LONDON, May 12 (Reuters) – Most cryptocurrencies have a major problem with price volatility, but one sub-category of coins is designed to maintain a constant value: stablecoins.
As cryptocurrency prices plummeted this week, with bitcoin losing around a third of its value in just eight days, stablecoins were supposed to be isolated from the chaos.
But an unexpected collapse in the fourth-largest stablecoin TerraUSD, which broke from its 1:1 dollar peg, has brought the asset class under renewed attention. read more
Here's what you need to know:
WHAT ARE STABLECOINS?
Stablecoins are cryptocurrencies designed to be protected from the wild volatility that makes it difficult to use digital assets for payments or as a store of value.
They attempt to maintain a constant exchange rate with fiat currencies, for example through a 1:1 U.S. dollar peg.
HOW IMPORTANT ARE THEY?
Stablecoins have a market cap of around $170 billion, making them a relatively small part of the overall cryptocurrency market, which is currently worth around $1.2 trillion, according to CoinMarketCap data.
But they have surged in popularity in recent years. The largest stablecoin, Tether, has a market cap of around $80 billion, having surged from just $4.1 billion at the start of 2020.
The No.2 stablecoin, USD Coin, has a market cap of $49 billion, according to CoinMarketCap data.
While data on the specific uses of stablecoins is hard to come by, they play a crucial role for cryptocurrency traders, allowing them to hedge against spikes in bitcoin's price or to store idle cash without transferring it back into fiat currency. read more
In its biannual financial stability report on Tuesday, the U.S. Federal Reservewarned stablecoins are increasingly used to facilitate leveraged trading in other cryptocurrencies.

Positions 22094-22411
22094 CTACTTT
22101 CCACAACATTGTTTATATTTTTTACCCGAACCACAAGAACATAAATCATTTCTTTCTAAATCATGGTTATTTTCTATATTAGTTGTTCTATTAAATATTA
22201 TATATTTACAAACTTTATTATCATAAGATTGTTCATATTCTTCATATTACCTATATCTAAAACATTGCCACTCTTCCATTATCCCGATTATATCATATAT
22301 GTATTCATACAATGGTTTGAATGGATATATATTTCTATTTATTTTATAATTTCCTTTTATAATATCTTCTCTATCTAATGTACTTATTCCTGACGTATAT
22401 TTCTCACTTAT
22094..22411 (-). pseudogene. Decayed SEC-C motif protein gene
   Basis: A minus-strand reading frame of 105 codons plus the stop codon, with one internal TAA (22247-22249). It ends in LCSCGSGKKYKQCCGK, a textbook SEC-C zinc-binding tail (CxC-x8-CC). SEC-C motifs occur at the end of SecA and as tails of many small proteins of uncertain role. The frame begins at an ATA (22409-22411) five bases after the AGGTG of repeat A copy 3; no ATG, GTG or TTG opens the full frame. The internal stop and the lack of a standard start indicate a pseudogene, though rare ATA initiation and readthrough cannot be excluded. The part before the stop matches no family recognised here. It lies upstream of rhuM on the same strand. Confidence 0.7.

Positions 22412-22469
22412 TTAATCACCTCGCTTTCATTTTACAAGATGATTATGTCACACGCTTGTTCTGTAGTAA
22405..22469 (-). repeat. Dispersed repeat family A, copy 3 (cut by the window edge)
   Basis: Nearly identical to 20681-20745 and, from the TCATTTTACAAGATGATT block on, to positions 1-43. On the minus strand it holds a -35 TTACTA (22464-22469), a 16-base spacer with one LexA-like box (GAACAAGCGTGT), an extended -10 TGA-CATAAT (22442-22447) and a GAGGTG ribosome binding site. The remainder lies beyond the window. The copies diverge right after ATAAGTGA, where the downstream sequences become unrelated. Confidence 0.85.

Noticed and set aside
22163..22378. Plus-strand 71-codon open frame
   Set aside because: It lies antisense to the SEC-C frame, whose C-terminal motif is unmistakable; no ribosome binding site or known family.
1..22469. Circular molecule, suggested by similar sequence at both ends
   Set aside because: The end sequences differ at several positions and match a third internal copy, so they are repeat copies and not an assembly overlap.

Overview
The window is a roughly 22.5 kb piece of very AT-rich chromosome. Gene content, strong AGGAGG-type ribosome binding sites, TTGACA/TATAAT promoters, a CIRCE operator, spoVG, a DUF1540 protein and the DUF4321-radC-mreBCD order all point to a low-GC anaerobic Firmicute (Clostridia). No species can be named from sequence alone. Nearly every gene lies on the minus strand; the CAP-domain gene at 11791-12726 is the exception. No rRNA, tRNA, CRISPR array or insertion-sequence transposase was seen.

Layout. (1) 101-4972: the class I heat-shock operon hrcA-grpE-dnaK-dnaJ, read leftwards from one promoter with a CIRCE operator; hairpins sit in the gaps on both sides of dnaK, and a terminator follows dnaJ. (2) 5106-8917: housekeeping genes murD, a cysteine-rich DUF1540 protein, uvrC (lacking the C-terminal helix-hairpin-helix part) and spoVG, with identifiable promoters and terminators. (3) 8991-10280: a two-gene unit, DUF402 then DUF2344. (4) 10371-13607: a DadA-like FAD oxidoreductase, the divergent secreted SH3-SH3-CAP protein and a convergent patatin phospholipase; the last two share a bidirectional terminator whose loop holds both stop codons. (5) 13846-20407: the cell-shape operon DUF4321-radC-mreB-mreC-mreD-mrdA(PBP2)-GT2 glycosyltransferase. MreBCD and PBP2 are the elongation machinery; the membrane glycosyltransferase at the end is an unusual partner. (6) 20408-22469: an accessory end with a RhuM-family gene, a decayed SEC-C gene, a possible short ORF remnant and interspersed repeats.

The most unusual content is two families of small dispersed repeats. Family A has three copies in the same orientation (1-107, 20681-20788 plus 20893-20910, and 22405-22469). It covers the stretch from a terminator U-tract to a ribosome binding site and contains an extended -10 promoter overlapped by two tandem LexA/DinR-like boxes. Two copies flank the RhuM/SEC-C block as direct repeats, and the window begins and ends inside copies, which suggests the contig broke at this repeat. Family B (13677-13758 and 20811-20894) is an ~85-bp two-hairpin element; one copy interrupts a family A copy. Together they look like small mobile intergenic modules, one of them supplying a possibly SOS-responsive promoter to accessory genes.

From 2018 onwards, stablecoins have increasingly been used in international trade and as a way to avoid capital controls, says Joseph Edwards, head of financial strategy at crypto firm Solrise. The stablecoin Tether in particular is used for trade in and around China and South America, he said.
HOW DO THEY WORK?
There are two main types of stablecoin: those which are backed by reserves comprising assets, such as fiat currency, bonds, commercial paper, or even other crypto tokens, and those which are algorithmic, or "decentralised".
Major stablecoins such as Tether, USD Coin and Binance USD are reserve-backed: they say that they hold enough dollar-denominated assets to maintain an exchange rate of 1:1.
The companies say that one of their stablecoins can always be exchanged for one dollar.
Asset-backed stablecoins have come under pressure in recent years to be transparent about what is in their reserves and whether they have sufficient dollars to back up all the digital coins in circulation. read more
Meanwhile TerraUSD is an algorithmic stablecoin. This means it does not have reserves. Instead, its value was supposed to be maintained by a complex mechanism involving swapping TerraUSD coins with a free-floating cryptocurrency called Luna to control supply.
WHAT CAN GO WRONG?
TerraUSD's stability mechanism stopped working this week when investors lost faith in Luna, amid a broader downturn in cryptocurrency markets. TerraUSD's price crashed to as low as 30 cents.
In theory, asset-backed stablecoins should hold firm despite this.
But Tether also broke away from its dollar peg for the first time since 2020 on Thursday, dropping to as low as 95 cents.
Tether sought to reassure investors, saying on its website that holders were still able to redeem their tokens at the 1:1 rate.
WHAT DO REGULATORS SAY?
While regulators globally are trying to establish rules for the cryptocurrency market, some have highlighted stablecoins as a particular risk to financial stability – for example, if too many people tried to cash out their stablecoins at once.
In its stability report, the Fed warned that stablecoins are vulnerable to investor runs because they are backed by assets that can lose value or become illiquid in times of market stress. A run on the stablecoin could therefore spill over into the traditional financial system by creating stress on these underlying assets, it said.
Reporting by Elizabeth Howcroft; Editing by Michelle Price and Lisa Shumaker
Our Standards: The Thomson Reuters Trust Principles.
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